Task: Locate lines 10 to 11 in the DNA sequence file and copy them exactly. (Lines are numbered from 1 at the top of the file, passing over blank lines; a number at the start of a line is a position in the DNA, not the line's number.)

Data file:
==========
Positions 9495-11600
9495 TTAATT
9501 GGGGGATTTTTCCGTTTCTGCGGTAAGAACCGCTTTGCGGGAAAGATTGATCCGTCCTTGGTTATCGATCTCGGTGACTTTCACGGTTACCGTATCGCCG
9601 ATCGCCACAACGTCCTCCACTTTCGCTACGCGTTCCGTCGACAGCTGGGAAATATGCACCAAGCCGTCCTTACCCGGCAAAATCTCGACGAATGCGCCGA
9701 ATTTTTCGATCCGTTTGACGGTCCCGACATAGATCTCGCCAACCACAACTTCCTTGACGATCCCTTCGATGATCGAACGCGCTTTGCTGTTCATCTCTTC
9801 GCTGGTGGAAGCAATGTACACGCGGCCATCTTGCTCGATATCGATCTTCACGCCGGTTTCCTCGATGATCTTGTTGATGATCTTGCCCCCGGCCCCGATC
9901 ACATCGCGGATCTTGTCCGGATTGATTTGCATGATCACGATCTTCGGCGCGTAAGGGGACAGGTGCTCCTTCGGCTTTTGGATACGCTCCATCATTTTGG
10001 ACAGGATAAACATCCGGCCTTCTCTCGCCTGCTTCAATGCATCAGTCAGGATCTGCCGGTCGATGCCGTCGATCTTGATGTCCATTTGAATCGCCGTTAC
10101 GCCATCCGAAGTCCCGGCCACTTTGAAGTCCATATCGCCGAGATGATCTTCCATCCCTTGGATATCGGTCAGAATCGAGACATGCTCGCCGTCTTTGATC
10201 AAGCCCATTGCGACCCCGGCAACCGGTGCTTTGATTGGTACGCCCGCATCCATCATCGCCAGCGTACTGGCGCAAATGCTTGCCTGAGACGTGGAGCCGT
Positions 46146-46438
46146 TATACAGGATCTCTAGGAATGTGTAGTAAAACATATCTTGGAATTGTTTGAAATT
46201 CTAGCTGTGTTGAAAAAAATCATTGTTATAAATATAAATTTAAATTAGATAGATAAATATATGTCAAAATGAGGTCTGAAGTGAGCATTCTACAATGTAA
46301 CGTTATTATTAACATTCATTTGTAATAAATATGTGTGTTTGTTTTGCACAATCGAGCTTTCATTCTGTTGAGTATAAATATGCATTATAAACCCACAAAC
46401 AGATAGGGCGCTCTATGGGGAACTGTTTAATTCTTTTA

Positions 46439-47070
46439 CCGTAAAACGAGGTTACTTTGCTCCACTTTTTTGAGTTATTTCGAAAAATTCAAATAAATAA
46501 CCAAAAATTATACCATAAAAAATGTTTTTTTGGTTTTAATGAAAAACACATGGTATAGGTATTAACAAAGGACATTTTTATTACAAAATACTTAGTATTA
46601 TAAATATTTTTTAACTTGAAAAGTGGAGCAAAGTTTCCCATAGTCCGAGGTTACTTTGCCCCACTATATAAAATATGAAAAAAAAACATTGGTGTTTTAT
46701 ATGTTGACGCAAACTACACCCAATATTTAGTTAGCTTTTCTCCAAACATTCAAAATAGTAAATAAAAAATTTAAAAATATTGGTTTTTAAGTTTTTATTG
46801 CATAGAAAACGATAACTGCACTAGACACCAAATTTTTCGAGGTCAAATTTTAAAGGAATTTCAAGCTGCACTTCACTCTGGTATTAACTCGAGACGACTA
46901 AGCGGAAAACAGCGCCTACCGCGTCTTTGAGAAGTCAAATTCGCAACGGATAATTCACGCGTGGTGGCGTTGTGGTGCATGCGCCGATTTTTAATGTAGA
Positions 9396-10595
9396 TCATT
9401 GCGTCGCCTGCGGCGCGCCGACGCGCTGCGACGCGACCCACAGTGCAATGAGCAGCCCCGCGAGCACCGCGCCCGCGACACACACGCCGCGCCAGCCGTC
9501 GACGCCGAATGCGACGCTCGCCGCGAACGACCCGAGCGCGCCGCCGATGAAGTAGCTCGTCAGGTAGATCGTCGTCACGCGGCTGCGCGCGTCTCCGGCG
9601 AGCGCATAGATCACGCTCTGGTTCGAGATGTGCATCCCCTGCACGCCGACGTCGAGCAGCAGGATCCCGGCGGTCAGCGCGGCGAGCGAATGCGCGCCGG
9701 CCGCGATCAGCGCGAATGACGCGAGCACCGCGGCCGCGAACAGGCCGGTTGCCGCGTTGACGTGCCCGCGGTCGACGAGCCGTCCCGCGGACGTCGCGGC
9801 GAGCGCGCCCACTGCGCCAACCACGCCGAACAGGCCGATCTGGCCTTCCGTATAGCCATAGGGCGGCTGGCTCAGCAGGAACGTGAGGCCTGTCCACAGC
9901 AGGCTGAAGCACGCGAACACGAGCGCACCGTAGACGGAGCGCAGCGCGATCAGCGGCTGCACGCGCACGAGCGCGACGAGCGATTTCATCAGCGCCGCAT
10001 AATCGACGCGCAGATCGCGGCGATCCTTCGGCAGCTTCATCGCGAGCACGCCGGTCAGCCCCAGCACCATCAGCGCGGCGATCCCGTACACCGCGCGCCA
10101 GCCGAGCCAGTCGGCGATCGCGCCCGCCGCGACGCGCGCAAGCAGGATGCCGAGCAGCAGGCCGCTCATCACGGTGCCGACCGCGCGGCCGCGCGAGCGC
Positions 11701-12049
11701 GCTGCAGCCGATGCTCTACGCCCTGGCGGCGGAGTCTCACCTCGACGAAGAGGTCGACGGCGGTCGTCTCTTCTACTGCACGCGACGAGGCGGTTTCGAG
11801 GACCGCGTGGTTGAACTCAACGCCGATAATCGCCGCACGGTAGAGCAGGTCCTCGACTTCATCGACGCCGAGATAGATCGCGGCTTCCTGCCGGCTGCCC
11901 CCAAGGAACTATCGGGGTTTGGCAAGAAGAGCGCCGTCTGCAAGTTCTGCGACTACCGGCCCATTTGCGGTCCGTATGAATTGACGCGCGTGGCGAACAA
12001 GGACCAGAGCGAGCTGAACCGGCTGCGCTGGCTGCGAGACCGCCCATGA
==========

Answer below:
10201 AAGCCCATTGCGACCCCGGCAACCGGTGCTTTGATTGGTACGCCCGCATCCATCATCGCCAGCGTACTGGCGCAAATGCTTGCCTGAGACGTGGAGCCGT
Positions 46146-46438